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New Easthampton superintendent to shine spotlight on academics, consolidated school in design 

  • Allison LeClair is Easthampton’s new school superintendent.  GAZETTE FILE PHOTO



Staff Writer
Thursday, August 23, 2018

EASTHAMPTON – With so many changes underway in the school district, newly appointed superintendent Dr. Allison LeClair wants to put the spotlight back on academics. 

“We are making sure our curriculum is the top quality that it needs to be and that our instruction is on the same page,” LeClair said. “The (consolidated) building project is number one on our radar … We are taking a look at challenges around civil rights issues at the high school and district wide and how we are supporting students and families around these issues.” 

LeClair worked in the Agawam public school system as assistant superintendent since 2012 before being hired as superintendent by the Easthampton School Committee this past spring. 

Across the district, LeClair said that the math, reading, music, and arts programs are strong and that there are many students and parents in the community that take pride in their schools. A new civics class will pilot in eighth grade this year as well as a new early literacy program for kindergarten through second grade called Being a Reader. 

A new, approximately $109 million consolidated school for pre-kindergarten through eighth grade is slated to be built on the site of White Brook Middle School and is currently in its design phase. 

Easthampton High School enters its second year of a three-year plan, created by the Collaborative for Educational Services, intended to address incidents of racial bias in the district last year. The administration has stated that the three-year plan launched to ensure that every public school in Easthampton is a safe, welcoming learning environment for every student and adult regardless of their identity.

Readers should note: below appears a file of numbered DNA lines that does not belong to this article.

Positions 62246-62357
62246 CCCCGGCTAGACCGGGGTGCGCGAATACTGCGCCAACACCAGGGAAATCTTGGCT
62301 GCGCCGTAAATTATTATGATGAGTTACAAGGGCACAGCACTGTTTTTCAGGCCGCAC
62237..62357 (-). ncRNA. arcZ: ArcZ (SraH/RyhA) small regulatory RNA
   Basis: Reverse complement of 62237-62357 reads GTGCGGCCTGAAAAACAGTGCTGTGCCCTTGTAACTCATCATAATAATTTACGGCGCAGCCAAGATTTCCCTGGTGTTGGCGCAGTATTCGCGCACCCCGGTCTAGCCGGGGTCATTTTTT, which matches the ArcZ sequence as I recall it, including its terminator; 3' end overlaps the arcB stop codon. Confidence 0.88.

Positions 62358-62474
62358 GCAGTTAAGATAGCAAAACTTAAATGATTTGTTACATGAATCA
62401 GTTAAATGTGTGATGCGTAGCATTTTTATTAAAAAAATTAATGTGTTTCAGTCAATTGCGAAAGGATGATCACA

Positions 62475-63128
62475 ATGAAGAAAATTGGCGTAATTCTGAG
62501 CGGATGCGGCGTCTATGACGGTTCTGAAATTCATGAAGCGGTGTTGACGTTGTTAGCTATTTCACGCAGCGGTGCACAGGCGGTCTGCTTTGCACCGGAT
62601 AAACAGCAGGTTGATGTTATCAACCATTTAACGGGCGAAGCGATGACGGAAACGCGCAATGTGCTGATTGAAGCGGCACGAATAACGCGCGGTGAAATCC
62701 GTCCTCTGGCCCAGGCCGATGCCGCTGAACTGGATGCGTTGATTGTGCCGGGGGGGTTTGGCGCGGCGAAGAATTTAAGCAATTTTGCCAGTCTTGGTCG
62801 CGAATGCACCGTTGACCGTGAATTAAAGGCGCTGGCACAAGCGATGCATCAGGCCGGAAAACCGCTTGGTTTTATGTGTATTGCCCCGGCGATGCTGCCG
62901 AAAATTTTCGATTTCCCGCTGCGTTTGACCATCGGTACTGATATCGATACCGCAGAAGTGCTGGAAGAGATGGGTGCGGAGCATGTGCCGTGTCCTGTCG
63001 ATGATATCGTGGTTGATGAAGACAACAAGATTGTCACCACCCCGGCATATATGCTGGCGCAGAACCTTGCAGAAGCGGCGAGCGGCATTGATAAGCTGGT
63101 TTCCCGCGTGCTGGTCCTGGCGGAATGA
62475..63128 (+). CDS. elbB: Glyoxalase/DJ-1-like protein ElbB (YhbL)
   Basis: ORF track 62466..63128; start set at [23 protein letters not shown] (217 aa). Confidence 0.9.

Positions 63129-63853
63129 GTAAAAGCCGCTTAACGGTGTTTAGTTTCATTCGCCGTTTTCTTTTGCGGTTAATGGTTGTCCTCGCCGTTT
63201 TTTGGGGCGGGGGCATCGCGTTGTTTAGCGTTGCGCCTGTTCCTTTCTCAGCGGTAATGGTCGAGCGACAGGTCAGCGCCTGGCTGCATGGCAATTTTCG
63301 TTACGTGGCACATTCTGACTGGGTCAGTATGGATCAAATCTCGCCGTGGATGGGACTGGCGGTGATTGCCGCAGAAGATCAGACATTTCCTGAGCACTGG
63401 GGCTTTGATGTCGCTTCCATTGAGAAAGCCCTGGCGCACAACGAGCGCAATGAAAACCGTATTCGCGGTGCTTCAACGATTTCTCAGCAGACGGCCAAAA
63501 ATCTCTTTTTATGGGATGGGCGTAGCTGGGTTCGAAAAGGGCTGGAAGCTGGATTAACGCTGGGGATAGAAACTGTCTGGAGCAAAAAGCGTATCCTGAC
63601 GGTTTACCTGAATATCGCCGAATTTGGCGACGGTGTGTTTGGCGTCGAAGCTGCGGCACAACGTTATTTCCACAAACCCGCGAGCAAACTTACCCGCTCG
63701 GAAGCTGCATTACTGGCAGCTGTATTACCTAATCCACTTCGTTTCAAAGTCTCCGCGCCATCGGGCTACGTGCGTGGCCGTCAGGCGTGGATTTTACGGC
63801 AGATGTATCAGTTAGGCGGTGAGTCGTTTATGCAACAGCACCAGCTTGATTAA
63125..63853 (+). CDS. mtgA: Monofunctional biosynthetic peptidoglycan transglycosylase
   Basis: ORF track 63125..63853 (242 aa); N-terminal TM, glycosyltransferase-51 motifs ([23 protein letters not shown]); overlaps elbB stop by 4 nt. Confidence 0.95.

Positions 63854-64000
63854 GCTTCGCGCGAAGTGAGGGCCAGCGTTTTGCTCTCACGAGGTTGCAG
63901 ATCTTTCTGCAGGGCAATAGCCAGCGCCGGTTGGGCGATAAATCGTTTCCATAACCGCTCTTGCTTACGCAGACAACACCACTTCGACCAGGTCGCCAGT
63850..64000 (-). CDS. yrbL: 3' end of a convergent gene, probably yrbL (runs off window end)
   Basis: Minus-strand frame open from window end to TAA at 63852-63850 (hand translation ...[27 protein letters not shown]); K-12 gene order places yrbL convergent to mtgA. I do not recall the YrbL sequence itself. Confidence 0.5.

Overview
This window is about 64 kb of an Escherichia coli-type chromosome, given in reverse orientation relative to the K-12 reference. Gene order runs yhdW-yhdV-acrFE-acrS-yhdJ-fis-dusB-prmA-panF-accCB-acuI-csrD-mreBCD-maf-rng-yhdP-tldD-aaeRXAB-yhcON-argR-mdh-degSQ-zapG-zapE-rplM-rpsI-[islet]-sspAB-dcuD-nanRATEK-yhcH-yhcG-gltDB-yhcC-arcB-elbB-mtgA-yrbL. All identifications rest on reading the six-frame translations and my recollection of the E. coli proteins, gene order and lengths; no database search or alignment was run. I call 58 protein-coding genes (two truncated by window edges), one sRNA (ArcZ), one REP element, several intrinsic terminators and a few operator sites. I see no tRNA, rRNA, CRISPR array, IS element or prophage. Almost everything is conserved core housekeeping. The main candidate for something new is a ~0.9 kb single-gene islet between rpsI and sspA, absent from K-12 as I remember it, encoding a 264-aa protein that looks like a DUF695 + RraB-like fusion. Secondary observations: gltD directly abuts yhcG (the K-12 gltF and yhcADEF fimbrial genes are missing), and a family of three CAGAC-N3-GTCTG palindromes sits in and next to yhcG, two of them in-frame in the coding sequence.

The high school is also preparing for a visit from the New England Association of Schools and Colleges for accreditation next spring. A steering committee, made up teachers and administrators, are preparing for the review that occurs every 10 years. 

When LeClair spoke with the Gazette in early August, she said she wanted to gather as much information as she could before implementing her own initiatives. Only a month into her new role, she said she had met a lot of hard-working administrators and teachers eager for the new school year. 

“I definitively think as a district we need to jump on the technology bandwagon more so than we have been,” LeClair said. “I hope its something I can move forward with the district, but that means securing funding so it’s something I want to work toward … We want to be methodical and thoughtful about what we need.” 

Maple Elementary School 

First grade teacher Martha Morgan at Maple Elementary is preparing on leading her students on “engaging investigations.” 

An online science program, called “Mystery Science,” encourages students to learn about scientific concepts by using hands-on activities that encourage their curiosity to roam. 

Students are asked to hypothesize about scenarios or events, such as why shadows move throughout the day, and students are asked to investigate why that happens. 

“It’s nice for kids because they can share with one another what they think and it sets them up for exploring,” Morgan said, who has taught at the school for 12 years. “It can be illuminating to ask students what they know about things when starting a lesson, it’s important for teachers to find out before.” 

The school piloted the program last year, and Morgan said she is excited to continue “Mystery Science” as it is “applicable” lessons for students. 

“It takes a complex subject and presents it in a fun and engaging way for kids,” Morgan said. 

Maple Elementary principal Judy Averill said her goal for the academic year is always to support the teachers and student learning. 

One way she does that is by making sure that teachers have the opportunity for professional development as well as having curriculum coordinators. 

“Teachers have been setting up classrooms for weeks and the important thing people don’t realize is all the work teachers do over the summer,” Averill said. She said some teachers within the school are changing grade levels, bringing a “wonderful fresh start” to the school. 

“The important thing this year is with new teachers at new grade levels that teachers get time together so that the senior grade person and the new person have time to work together so there can be that collaboration and mentorship,” Averill said. “Both people benefit. Everyone grows in a true mentorship.”  

The first day of school is Aug. 29 for all students in the district.